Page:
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Secrets and Wives: The Hidden World of Mormon Polygamy Paperback – June 7, 2011

4.3 out of 5 stars 56 customer reviews

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Editorial Reviews


Praise for Secrets and Wives

"Many of us recognize the stock images of polygamy: the child brides from isolated compounds, like the Yearning for Zion ranch, and the suburban homemakers on television, yearning for their husbands. In Secrets and Wives: The Secret World of Mormon Polygamy, British journalist Sanjiv Bhattacharya pushes past these caricatures to show what Mormon polygamists are really like." —Slate

"Though fundamentalist Mormon polygamy is portrayed in a benign light on TV (e.g., Big Love), the reality is for the most part much grimmer . . . This is a riveting read for both Bhattacharya’s wry and heartfelt style and the nature of the material." —LIbrary Journal

Praise for The Man with 80 Wives

“Sanjiv Bhattacharya, a likable reporter who smoothed over rebuffs (there were many) with charm, tracked [Warren Jeff’s] trail of destruction from Canada to Texas . . . Sanjiv seemed worried Warren might kill himself and his followers. He is, as I said, a nice young man.” —The Guardian (U.K.)

“A compelling portrait of a sex-obsessed, racist false prophet . . . [Sanjiv] has a nice manner for a documentary TV interrogator . . . slightly bumbling, ingenuous, soft-spoken, wide-eyed, innately self-critical.” —The Sunday Herald (Scotland)

About the Author

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Product Details

  • Paperback: 367 pages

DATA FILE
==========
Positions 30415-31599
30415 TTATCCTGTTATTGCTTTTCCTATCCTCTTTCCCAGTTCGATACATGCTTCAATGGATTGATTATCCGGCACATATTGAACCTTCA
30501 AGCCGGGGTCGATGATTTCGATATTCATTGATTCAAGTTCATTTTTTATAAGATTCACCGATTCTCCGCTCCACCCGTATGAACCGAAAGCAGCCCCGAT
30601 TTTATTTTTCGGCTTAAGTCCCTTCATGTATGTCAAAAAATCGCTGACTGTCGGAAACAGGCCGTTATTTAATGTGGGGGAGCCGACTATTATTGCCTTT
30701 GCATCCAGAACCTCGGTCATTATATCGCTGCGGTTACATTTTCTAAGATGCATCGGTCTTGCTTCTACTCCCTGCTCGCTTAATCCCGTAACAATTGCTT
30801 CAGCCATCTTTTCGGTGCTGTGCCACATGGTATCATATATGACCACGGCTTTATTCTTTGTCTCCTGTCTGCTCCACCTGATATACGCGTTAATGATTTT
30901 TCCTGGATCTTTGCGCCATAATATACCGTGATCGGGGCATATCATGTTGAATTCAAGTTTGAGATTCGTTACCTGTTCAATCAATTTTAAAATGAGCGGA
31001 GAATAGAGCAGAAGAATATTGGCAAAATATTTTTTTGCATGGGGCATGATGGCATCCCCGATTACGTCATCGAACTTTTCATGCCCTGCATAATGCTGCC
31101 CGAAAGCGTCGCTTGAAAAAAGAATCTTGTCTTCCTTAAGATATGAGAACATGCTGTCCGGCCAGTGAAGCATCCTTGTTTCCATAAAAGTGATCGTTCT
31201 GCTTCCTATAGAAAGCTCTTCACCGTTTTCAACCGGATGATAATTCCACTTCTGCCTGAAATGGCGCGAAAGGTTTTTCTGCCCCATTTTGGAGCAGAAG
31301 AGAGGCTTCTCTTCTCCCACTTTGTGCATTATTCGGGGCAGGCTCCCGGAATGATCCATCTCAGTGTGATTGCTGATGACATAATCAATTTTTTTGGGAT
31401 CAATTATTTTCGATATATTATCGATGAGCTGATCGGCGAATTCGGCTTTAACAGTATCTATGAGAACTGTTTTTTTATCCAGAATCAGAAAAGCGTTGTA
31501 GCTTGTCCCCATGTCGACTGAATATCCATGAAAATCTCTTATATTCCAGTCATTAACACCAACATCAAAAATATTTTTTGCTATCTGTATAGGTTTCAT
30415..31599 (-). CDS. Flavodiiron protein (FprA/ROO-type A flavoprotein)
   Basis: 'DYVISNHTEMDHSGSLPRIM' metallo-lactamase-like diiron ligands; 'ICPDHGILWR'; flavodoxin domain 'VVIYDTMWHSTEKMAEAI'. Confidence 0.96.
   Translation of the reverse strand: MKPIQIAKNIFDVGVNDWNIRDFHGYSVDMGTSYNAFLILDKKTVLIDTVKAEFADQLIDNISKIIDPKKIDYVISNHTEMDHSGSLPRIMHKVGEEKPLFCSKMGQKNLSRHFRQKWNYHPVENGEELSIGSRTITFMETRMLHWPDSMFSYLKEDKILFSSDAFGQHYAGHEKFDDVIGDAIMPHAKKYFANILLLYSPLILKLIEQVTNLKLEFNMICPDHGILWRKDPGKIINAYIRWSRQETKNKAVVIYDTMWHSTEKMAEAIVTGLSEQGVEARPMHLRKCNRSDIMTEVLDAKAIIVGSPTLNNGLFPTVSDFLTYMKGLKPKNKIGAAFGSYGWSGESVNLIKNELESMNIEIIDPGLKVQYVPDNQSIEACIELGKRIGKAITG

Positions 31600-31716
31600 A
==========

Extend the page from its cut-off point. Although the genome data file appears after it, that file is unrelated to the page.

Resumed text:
• Publisher: Soft Skull Press; First Edition edition (June 7, 2011)
  • Language: English
  • ISBN-10: 1593764081
  • ISBN-13: 978-1593764081
  • Product Dimensions: 1 x 6 x 8.8 inches
  • Shipping Weight: 1 pounds
  • Average Customer Review: 4.3 out of 5 stars  See all reviews (56 customer reviews)
  • Amazon Best Sellers Rank: #962,201 in Books (See Top 100 in Books)

Customer Reviews

Top Customer Reviews

Format: Paperback Verified Purchase
I feel speechless and anything I say seems trite in comparison to how this book affected me. I am the daughter of a polygamist man. Roughly 50% of my family practices polygamy. And when I say family, I mean approximately 800 relatives on my paternal side and probably that same amount on my maternal side. I have family members in the FLDS group, the Kingston group, the AUB group, and family that live at The Rock. Most of the ones I associate with are independent fundamentalist polygamists (meaning they belong to no group). Although my husband and I chose not to practice we still maintain relationships with many of our family members. It's not always easy. I've never quite been able to verbalize what makes it so difficult until I read Mr. Bhattacharya's book. There are so many subtle nuances to these people and their beliefs and I was literally BLOWN away at how Sanjiv picked up on them. Even people that have left and written about it have not even come close to writing about the big picture like Sanjiv did. In my opinion, and I consider myself somewhat of an expert having been around it my entire life, Sanjiv's book is the most accurate depiction of the thought process and psychosis of mormon polygamists as a whole. He didn't lump them all together, but did show their common thread in a commical yet compassionate way. It's easy to look at a "Big Love," or "Sister Wives," style family and think, "Hey, it doesn't seem so bad." Individually it may not be so bad. But look at them as individuals that make up the whole and it's a different story. Sanjiv captured that explicitly!